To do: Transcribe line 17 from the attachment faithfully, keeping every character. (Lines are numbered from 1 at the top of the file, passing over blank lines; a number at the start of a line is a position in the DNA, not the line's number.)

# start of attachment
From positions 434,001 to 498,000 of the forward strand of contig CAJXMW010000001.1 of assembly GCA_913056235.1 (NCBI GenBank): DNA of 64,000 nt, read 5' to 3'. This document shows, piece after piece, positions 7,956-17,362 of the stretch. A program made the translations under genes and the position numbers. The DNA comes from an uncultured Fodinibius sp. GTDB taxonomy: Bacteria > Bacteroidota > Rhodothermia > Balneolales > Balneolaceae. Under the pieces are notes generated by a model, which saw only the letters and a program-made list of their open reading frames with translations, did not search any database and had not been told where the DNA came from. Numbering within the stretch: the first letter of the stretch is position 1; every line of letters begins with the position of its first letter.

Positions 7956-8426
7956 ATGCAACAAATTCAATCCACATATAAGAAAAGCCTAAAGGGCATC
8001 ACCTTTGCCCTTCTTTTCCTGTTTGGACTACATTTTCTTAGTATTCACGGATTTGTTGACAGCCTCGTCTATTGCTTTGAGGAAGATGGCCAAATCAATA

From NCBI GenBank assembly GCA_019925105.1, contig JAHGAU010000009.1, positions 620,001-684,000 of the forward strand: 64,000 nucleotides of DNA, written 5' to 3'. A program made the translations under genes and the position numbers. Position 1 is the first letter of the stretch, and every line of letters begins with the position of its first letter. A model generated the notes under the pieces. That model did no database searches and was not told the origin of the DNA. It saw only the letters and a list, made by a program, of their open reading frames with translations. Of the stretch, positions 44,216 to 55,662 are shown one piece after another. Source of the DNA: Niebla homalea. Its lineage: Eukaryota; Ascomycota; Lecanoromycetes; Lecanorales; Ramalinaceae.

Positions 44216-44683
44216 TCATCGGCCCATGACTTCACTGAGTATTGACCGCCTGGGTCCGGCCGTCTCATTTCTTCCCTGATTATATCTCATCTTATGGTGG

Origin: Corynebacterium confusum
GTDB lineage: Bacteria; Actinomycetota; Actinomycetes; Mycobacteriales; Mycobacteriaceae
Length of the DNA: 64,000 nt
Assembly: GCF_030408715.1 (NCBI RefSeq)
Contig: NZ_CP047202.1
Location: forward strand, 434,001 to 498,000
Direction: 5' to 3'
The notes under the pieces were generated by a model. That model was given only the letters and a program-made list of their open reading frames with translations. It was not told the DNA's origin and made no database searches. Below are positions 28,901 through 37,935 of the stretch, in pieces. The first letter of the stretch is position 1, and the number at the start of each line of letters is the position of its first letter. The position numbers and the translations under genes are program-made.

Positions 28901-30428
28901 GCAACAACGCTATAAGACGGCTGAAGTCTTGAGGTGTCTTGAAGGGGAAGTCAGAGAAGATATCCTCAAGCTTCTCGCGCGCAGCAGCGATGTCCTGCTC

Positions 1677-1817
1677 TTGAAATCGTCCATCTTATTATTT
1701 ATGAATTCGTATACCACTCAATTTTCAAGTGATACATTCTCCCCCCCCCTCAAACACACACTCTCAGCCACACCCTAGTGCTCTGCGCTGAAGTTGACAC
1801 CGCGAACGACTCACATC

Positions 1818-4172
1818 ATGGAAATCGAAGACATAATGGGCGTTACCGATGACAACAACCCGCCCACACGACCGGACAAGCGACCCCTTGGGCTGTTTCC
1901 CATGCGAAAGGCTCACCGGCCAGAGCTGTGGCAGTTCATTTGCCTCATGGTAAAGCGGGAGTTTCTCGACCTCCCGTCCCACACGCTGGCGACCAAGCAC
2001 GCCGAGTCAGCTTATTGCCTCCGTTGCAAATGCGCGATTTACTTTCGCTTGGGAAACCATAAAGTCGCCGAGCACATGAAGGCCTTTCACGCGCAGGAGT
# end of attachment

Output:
28901 GCAACAACGCTATAAGACGGCTGAAGTCTTGAGGTGTCTTGAAGGGGAAGTCAGAGAAGATATCCTCAAGCTTCTCGCGCGCAGCAGCGATGTCCTGCTC